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Could “Downton” ever be spoiler-free?

While other networks were in reruns to avoid a collision with the Ravens, the 49ers and Beyoncé, PBS had yet another triumph on Super Bowl Sunday. "Downton Abbey," in its third season, averaged 6.6 million viewers Sunday night, up 69 percent from its performance the year before. And, as is typical for "Downton," it wasn't justolder longtime "Masterpiece" lovers tuning in: A tweet the network sent out urging bored football fans to tune away from a blacked-out Superdome got over 3,500 retweets.

"Our social media guys were on the stick during the blackout," said Paula Kerger, the president of PBS. Comparing "humble little PBS" to other brands who used the New Orleans blackout to get brand awareness, she noted: "It was Oreo, Tide, and PBS!"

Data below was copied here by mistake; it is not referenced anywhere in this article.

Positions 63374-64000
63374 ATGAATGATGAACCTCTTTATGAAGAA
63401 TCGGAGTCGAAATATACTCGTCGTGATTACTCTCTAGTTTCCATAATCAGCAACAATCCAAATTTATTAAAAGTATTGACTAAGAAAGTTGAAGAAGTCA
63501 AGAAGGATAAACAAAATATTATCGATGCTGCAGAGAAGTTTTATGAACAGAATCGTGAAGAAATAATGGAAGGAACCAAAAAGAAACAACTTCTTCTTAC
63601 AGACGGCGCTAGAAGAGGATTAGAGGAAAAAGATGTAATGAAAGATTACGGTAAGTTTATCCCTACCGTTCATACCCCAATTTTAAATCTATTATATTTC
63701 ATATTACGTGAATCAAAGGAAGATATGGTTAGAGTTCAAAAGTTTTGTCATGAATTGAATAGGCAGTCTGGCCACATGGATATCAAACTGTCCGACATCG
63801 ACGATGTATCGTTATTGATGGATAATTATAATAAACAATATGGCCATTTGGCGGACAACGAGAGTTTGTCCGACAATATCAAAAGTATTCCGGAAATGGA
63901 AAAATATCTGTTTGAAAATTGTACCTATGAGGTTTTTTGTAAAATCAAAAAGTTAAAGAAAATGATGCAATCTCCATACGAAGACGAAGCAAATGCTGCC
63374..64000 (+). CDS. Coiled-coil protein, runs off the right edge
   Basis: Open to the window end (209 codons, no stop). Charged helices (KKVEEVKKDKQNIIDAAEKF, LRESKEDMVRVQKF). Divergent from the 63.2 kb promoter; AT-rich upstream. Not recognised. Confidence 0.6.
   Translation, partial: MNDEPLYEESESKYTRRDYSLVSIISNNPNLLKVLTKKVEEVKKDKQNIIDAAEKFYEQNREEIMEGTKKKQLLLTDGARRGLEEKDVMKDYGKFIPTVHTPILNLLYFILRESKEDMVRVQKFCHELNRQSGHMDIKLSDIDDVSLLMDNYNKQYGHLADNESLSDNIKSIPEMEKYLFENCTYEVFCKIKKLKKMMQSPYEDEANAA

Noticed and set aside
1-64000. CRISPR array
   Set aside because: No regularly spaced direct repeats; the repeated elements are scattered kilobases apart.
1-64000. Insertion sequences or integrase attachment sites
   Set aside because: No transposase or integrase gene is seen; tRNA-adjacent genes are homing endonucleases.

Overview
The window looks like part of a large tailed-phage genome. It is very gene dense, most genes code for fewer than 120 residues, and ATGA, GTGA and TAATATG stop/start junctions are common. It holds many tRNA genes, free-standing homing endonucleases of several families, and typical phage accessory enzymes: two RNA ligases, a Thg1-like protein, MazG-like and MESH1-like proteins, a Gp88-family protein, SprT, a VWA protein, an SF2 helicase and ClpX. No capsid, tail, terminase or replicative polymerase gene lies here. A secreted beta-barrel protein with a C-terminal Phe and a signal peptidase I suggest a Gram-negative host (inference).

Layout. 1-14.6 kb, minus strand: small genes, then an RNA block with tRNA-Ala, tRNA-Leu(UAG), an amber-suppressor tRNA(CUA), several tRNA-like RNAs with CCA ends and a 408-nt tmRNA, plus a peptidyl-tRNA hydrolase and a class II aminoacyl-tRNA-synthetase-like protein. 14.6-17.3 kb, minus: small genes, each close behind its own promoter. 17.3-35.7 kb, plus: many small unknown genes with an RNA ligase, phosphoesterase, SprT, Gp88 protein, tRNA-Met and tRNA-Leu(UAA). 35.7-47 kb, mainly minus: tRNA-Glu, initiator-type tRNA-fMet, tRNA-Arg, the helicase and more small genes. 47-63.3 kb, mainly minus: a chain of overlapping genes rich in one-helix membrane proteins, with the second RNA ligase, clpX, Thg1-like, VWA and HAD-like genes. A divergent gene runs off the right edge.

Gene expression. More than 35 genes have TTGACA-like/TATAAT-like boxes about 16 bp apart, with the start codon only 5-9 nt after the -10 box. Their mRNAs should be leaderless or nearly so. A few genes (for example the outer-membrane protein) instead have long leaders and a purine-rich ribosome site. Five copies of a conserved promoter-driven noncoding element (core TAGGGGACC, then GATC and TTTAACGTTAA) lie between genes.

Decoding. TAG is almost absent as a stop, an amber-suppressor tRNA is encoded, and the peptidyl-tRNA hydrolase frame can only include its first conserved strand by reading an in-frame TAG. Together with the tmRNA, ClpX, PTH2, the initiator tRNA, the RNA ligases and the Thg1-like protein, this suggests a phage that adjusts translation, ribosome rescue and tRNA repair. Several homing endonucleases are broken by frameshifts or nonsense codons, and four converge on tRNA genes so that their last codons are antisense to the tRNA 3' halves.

And yet questions exist about whether or not PBS is capitalizing as well as it might on newfound attention to its programming. At the center is the transatlantic broadcast lag of "Downton Abbey." The recent death of central character Lady Sybil was spoiled for some viewers by news reports and recaps from the U.K., where the character died on ITV last October; other viewers pirated the series long before its U.S. airing.

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